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The Experience of War at Sea, 1939–1945
by James Goulty
Although many books have been written about naval actions during the Second World War – histories and memoirs in particular – few books have attempted to encompass the extraordinary variety of the experience of the war at sea. That is why James Goulty’s vivid survey is of such value. Sailors in the Royal Navy and the Merchant Navy experienced a war fought on a massive scale, on every ocean of the world, in a diverse range of vessels, from battleships, aircraft carriers and submarines to merchant ships and fishing boats. Their recollections are as varied as the ships they served in, and they take the reader through the entire maritime war, as it was perceived at the time by those who had direct, personal knowledge of it. Throughout the book, the emphasis is on the experience of individuals – their recruitment and training, their expectations, and the reality they encountered on active service in many different offensive and defensive roles, including convoy duty and coastal de-fence, amphibious operations, hunting U-boats and surface raiders, mine sweeping and manning landing and rescue craft. A particularly graphic section describes, in the words of the sailors themselves, what action against the enemy felt like and the impact of casualties – seamen who were wounded or killed on board or were lost when their ships sank. A fascinating inside view of the maritime warfare emerges which may be less heroic than the image created by some post-war accounts, but it gives readers today a much more realistic impression of the whole gamut of wartime life at sea.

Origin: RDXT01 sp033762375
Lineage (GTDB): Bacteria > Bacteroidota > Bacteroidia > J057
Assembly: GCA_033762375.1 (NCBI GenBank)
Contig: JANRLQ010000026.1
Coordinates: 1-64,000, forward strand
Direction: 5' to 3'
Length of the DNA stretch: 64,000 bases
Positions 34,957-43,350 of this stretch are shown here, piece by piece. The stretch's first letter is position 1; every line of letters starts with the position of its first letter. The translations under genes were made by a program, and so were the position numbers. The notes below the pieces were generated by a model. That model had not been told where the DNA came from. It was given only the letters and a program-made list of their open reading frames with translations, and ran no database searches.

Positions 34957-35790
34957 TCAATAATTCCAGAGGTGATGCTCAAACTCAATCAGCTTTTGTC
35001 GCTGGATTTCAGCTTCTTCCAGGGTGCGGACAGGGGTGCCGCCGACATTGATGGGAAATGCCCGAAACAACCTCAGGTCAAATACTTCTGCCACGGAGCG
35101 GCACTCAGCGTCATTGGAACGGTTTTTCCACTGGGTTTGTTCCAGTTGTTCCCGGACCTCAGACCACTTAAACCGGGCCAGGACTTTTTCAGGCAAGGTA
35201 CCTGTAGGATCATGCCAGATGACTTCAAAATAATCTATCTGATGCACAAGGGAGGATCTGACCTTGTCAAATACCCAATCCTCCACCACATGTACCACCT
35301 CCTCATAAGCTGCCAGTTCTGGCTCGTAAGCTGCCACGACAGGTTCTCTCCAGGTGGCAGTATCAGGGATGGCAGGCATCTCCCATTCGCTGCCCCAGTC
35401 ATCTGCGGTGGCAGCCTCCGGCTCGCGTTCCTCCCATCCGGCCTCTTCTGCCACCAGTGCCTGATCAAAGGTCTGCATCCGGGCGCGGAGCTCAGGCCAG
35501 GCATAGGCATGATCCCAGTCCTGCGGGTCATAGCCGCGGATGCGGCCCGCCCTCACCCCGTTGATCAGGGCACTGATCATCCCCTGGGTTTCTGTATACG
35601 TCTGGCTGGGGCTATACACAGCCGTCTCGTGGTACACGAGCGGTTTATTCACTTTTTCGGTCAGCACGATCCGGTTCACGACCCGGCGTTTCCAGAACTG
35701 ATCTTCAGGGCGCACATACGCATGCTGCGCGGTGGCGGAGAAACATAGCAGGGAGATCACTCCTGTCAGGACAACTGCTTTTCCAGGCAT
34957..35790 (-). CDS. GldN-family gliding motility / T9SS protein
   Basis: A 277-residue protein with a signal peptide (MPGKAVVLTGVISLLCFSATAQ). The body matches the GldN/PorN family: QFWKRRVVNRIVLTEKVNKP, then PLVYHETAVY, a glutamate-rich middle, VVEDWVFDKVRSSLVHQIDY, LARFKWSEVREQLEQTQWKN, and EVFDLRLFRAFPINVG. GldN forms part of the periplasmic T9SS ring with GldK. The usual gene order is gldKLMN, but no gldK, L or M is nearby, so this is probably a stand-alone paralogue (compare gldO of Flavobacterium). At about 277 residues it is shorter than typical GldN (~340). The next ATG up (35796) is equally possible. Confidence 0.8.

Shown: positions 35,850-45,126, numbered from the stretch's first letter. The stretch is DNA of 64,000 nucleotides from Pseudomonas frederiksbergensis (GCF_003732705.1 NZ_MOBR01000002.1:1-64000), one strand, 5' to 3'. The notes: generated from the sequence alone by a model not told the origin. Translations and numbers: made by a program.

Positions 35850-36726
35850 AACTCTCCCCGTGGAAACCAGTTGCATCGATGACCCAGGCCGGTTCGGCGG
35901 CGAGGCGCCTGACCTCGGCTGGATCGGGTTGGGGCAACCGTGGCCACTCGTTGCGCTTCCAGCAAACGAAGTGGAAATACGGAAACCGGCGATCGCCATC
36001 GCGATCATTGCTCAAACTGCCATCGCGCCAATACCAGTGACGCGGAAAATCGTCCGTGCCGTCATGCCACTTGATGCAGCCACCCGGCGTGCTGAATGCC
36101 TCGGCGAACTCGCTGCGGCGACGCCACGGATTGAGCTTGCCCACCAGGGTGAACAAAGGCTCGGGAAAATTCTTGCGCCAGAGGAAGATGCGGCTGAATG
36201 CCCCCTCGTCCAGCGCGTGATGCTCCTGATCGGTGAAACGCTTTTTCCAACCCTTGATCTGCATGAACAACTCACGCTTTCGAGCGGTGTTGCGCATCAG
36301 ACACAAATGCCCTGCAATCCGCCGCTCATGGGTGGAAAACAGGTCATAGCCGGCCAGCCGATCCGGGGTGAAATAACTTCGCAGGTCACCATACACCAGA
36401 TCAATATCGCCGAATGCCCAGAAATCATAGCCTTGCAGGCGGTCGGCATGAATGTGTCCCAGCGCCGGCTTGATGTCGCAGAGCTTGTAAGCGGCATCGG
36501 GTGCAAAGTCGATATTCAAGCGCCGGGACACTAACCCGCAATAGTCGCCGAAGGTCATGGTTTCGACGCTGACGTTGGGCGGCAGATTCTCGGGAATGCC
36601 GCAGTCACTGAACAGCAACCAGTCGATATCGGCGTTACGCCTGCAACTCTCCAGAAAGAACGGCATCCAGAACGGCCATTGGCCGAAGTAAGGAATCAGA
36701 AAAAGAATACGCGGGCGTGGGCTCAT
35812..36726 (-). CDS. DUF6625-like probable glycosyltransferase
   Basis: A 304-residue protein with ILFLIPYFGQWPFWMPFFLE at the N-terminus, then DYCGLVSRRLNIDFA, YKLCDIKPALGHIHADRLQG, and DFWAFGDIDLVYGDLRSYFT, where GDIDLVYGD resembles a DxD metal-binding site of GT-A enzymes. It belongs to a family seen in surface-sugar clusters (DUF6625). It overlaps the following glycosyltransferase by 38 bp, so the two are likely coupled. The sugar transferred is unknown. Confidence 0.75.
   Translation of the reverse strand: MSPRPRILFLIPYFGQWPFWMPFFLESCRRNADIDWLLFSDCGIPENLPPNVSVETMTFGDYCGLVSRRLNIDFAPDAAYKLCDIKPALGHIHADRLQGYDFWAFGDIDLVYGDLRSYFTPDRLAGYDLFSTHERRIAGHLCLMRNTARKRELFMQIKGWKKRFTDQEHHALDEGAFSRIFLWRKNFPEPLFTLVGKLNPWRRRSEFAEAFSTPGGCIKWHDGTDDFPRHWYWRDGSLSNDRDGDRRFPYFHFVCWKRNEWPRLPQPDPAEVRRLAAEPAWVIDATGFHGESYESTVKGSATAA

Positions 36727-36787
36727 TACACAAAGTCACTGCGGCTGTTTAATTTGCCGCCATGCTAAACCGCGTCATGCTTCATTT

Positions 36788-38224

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Book Author

James Goulty